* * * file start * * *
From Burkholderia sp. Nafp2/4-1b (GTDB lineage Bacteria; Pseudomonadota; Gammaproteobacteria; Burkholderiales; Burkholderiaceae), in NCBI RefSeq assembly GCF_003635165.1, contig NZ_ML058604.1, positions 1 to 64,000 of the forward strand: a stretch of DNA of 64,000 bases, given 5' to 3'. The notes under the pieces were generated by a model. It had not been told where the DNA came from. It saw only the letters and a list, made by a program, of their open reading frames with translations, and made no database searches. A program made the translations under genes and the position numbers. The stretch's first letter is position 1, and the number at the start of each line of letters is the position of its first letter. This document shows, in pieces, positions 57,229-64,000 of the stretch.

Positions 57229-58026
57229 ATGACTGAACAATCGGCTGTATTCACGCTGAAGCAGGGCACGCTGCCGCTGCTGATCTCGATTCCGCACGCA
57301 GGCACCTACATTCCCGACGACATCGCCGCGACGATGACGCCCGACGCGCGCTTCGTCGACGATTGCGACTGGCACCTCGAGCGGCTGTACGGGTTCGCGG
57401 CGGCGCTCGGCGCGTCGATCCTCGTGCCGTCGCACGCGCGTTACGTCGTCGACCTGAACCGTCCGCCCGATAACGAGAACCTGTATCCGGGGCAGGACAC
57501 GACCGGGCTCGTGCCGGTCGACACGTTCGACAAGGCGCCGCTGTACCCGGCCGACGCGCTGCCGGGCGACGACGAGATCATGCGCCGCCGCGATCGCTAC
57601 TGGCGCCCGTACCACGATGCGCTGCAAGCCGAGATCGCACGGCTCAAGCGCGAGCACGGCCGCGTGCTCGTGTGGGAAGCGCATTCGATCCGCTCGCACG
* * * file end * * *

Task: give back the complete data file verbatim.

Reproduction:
From Burkholderia sp. Nafp2/4-1b (GTDB lineage Bacteria; Pseudomonadota; Gammaproteobacteria; Burkholderiales; Burkholderiaceae), in NCBI RefSeq assembly GCF_003635165.1, contig NZ_ML058604.1, positions 1 to 64,000 of the forward strand: a stretch of DNA of 64,000 bases, given 5' to 3'. The notes under the pieces were generated by a model. It had not been told where the DNA came from. It saw only the letters and a list, made by a program, of their open reading frames with translations, and made no database searches. A program made the translations under genes and the position numbers. The stretch's first letter is position 1, and the number at the start of each line of letters is the position of its first letter. This document shows, in pieces, positions 57,229-64,000 of the stretch.

Positions 57229-58026
57229 ATGACTGAACAATCGGCTGTATTCACGCTGAAGCAGGGCACGCTGCCGCTGCTGATCTCGATTCCGCACGCA
57301 GGCACCTACATTCCCGACGACATCGCCGCGACGATGACGCCCGACGCGCGCTTCGTCGACGATTGCGACTGGCACCTCGAGCGGCTGTACGGGTTCGCGG
57401 CGGCGCTCGGCGCGTCGATCCTCGTGCCGTCGCACGCGCGTTACGTCGTCGACCTGAACCGTCCGCCCGATAACGAGAACCTGTATCCGGGGCAGGACAC
57501 GACCGGGCTCGTGCCGGTCGACACGTTCGACAAGGCGCCGCTGTACCCGGCCGACGCGCTGCCGGGCGACGACGAGATCATGCGCCGCCGCGATCGCTAC
57601 TGGCGCCCGTACCACGATGCGCTGCAAGCCGAGATCGCACGGCTCAAGCGCGAGCACGGCCGCGTGCTCGTGTGGGAAGCGCATTCGATCCGCTCGCACG